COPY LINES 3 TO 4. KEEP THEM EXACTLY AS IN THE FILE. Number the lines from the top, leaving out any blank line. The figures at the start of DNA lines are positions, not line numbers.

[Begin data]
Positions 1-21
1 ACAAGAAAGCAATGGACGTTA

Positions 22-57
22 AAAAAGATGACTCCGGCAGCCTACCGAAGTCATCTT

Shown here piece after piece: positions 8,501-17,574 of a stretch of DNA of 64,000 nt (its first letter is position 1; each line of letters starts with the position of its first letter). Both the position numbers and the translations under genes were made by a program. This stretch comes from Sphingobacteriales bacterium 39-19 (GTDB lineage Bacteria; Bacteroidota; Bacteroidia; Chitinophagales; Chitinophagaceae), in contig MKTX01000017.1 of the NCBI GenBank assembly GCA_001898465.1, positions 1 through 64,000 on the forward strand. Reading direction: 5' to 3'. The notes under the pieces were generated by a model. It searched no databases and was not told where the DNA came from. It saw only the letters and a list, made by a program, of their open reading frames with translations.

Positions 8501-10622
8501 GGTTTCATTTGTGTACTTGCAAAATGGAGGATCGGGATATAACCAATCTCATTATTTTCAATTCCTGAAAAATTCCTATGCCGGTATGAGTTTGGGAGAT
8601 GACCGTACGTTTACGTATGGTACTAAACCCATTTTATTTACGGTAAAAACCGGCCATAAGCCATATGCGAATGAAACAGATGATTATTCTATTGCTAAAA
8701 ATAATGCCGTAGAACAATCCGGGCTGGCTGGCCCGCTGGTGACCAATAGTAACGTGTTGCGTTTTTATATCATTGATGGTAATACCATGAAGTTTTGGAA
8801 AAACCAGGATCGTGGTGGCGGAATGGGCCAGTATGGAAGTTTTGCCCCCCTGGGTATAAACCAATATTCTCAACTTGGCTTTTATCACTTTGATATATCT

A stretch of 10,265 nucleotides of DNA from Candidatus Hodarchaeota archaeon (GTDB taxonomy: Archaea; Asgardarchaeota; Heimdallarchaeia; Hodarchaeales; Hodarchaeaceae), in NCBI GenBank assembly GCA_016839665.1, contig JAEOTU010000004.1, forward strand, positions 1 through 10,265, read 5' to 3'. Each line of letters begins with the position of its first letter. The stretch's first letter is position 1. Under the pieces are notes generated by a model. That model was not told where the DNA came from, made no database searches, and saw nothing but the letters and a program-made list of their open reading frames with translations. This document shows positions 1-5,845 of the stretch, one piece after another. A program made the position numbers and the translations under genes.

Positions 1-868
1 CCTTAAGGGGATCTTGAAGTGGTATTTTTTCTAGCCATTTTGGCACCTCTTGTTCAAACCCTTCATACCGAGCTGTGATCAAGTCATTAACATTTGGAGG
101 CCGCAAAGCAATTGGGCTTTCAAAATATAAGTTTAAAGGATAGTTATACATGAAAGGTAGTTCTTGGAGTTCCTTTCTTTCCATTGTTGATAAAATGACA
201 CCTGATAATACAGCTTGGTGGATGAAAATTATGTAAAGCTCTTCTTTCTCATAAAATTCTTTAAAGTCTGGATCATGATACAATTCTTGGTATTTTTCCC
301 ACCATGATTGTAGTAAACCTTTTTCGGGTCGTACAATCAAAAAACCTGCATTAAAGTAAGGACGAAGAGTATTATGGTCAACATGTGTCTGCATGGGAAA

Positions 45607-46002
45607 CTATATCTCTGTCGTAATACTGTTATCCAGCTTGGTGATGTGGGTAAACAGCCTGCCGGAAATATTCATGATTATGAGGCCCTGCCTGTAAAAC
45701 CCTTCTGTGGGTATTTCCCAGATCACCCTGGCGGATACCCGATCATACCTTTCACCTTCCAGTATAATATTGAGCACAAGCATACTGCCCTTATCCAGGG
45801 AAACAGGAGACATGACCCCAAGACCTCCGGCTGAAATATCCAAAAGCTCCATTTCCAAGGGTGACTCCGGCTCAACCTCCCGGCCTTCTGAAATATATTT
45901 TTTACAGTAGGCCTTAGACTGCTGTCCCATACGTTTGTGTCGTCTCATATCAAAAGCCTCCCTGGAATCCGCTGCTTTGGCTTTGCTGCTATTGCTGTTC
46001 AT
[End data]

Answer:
Positions 22-57
22 AAAAAGATGACTCCGGCAGCCTACCGAAGTCATCTT